Paul Weller’s 30 best songs

An all-star cast pick the Modfather's greatest work

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19 CARNATION
From The Jam album, The Gift (released March 1982)

A scathing critique of Thatcherism. If the piano-heavy arrangement reflects a growing discomfort with the limitations of a three-piece, the lyric is Weller at his most withering: “Hold my hand and be doomed for ever.”

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Liam Gallagher: The Jam are all right, but I was too young for them. I like Weller now. Oasis were in Sweden, I think, with Ocean Colour Scene, and we were pissed. We were speaking about The Jam and Mods, so I went, “Oh, ‘Carnation’ is the best tune,” and Steve [Craddock] goes, “Oh, I’d love to do a cover of it one day.” So he went away and done this version and sent me a tape [it appeared on the Fire & Skill: The Songs Of The Jam album]. He goes, “Do you want to sing on it?” I was going, “Oh, fuck that,” so I kept ignoring his phone calls and Patsy [Kensit, Liam’s then wife] is going, “Ring him back.” I’m going, “No, I can’t sing with anyone else, I’ve never done it before.” I got my shit together and I went down to Primal Scream’s studio and we done it in the afternoon. I was gonna do Top Of The Pops and all that, ’cos I thought, “Why not?” And then I thought, “It’s a good song, I’m well happy with it, it’s better than anything else around at the moment.” If it had gone in at No 1, great, but I get No 1s with Oasis… I’d have been disappointed if it hadn’t got in the Top 10.

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18 LITTLE BOY SOLDIERS
From The Jam album, Setting Sons (released November 1979)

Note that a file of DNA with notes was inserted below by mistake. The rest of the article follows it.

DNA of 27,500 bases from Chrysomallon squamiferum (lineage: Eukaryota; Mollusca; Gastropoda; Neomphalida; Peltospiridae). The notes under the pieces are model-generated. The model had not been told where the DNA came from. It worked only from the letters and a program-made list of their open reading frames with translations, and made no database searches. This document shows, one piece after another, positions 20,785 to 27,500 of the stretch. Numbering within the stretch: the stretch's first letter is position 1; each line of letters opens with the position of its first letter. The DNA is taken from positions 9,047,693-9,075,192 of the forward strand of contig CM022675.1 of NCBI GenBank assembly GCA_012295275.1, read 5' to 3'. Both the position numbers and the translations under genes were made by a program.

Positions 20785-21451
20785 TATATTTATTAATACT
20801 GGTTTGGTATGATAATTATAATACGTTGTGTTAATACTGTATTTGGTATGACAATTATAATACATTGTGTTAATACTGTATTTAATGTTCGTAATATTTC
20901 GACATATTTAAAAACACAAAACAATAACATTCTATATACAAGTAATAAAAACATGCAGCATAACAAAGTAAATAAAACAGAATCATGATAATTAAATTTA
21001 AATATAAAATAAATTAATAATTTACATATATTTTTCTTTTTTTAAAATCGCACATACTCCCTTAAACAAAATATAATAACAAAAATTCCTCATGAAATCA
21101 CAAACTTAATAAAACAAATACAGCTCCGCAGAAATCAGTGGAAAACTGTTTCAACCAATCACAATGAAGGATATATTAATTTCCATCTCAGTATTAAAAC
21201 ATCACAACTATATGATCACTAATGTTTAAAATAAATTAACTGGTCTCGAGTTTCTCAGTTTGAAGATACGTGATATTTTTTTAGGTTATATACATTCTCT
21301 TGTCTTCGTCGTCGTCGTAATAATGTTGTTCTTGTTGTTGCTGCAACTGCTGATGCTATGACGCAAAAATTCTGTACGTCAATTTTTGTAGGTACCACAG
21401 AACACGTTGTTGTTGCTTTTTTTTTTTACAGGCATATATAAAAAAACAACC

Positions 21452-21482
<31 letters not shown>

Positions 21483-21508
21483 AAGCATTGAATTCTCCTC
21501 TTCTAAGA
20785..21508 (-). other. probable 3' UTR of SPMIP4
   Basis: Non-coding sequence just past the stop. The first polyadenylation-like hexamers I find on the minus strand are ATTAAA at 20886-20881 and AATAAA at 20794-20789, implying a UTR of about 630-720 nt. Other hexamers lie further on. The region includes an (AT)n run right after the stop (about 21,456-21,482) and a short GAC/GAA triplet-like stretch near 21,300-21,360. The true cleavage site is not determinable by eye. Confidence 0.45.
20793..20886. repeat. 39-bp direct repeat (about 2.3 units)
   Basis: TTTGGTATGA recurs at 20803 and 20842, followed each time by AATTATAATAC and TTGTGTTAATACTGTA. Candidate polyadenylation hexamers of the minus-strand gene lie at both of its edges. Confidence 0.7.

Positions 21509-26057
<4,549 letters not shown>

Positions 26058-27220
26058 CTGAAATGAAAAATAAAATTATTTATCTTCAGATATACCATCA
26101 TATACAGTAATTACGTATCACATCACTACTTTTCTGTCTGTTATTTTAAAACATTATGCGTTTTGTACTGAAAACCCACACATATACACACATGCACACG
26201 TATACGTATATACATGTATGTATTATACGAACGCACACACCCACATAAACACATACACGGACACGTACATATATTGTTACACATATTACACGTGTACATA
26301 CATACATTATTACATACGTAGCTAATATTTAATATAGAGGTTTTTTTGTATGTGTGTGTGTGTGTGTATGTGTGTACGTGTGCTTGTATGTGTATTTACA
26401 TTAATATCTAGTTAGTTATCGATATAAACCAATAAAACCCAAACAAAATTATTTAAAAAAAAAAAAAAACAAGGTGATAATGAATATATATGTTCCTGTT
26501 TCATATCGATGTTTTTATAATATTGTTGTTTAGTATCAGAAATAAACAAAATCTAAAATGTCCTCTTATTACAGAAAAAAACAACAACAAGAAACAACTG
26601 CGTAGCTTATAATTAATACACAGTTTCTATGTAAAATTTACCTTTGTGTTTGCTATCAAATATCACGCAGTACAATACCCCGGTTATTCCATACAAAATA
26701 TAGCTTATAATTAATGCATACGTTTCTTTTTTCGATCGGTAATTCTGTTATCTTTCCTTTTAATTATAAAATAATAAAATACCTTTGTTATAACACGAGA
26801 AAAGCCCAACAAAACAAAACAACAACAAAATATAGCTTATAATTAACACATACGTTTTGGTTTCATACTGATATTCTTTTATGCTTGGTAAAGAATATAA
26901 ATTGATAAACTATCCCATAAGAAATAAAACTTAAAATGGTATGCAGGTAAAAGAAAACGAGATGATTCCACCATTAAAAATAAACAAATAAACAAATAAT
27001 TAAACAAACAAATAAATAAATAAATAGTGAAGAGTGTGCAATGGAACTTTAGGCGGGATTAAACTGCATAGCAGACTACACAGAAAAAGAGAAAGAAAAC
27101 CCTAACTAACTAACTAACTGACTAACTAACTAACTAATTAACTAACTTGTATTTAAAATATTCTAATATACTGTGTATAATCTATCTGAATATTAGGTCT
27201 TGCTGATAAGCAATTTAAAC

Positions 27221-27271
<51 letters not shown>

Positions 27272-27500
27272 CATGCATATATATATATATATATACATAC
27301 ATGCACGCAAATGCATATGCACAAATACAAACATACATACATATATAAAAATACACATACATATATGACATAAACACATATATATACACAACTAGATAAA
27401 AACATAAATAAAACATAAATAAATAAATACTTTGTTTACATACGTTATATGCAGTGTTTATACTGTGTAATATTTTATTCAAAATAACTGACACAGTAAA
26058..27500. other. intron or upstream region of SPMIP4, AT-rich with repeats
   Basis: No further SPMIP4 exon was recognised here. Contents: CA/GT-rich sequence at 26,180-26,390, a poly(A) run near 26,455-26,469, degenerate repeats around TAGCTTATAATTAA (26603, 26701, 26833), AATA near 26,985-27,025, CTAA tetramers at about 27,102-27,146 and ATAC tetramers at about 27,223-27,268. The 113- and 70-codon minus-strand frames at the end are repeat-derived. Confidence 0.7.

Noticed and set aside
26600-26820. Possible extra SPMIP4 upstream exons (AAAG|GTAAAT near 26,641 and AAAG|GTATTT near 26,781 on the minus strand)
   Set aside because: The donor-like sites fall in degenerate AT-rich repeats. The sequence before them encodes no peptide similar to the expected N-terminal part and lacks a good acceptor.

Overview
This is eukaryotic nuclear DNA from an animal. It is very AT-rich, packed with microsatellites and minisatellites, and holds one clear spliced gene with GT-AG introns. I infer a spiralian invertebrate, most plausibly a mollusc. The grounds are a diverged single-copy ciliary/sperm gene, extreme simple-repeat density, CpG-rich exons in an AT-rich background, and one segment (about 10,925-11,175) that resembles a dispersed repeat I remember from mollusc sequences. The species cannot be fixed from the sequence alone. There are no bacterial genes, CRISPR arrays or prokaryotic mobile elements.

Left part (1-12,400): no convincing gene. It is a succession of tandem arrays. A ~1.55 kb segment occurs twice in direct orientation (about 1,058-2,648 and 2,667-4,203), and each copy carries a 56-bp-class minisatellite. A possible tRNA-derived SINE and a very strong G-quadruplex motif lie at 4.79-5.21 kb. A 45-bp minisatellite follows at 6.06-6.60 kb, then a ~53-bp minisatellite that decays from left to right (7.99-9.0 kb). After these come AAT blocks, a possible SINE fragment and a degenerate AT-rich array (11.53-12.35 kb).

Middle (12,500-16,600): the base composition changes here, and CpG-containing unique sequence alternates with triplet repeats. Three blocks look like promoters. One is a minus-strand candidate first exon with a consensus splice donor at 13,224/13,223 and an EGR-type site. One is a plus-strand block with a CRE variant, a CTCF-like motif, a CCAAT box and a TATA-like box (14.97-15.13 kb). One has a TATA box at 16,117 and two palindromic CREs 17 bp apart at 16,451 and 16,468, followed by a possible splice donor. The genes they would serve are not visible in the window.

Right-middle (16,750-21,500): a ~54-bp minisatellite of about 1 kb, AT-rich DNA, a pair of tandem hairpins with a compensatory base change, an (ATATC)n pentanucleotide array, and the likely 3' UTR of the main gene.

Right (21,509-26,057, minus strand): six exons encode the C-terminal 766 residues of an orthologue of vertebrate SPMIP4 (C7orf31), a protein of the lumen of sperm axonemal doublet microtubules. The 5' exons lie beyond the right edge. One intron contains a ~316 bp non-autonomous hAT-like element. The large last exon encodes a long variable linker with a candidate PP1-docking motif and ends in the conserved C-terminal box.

The centrepiece to Setting Sons’ concept about three friends torn apart by a modern day English Civil War. Weller delivers his most ambitious song to date, a harrowing anti-war epic where Bruce Foxton plays cello.

Ray Winstone, actor: I’ve always liked The Jam, but I first met Paul in Berlin about six years ago. We were both working in the same studio and we ended up on the lash together. We come from similar backgrounds; his old man was a boxer, and I used to box a bit, so we got along nicely. Since then, I’ve started listening to his music a lot more closely. I was in a play at the Donmar Warehouse called To The Green Fields And Beyond, about soldiers who’re part of a tank crew in WWI the night before they go into battle. While I was getting into the part I listened to “Little Boy Soldiers” over and over again. In three minutes he manages to both tell a story and conjure up the atmosphere of the times: “I’ll sing you a lullaby/And tell the tale/How goodness prevailed.” In the end, it’s about the needless waste of young lives. I sometimes think he should make movies, because he’s got that aspect to his work. He paints a picture. Paul’s a lovely geezer, too. No airs and graces. Most pop stars these days sell five records and think they’re Jack the Biscuit. Paul’s the opposite of that.

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17 STRANGE TOWN
The Jam single (March 1979). Highest chart position: 15
Written from the perspective of an alien teleported into Oxford Street, Weller allows countless time signature changes and a lyric namechecking Mr Sheen to climax in the musical equivalent of a street fight.

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Craig Finn, The Hold Steady: For Americans, The Jam’s music is very British. There were words you didn’t know, phrases and places that were like coded messages. They were speaking another language. And, for the American mainstream, they were too English.

“Strange Town” is about leaving the suburbs for the city, like so much of the rock’n’roll I was discovering then, but especially English rock’n’roll. It’s about the fearful side of that, while “Going Underground” and “In The City” expressed its excitement. Riding the bus from the suburbs into Minneapolis, I would get anxious to see what was going on, what records were going to be in. And listening to them, myself and all my friends felt like there were possibilities. We’re going to be in that big city someday. He made it seem a very romantic life. That’s the type of songwriting he’s so great at. He says things that you can’t explain, but you know what it feels like.

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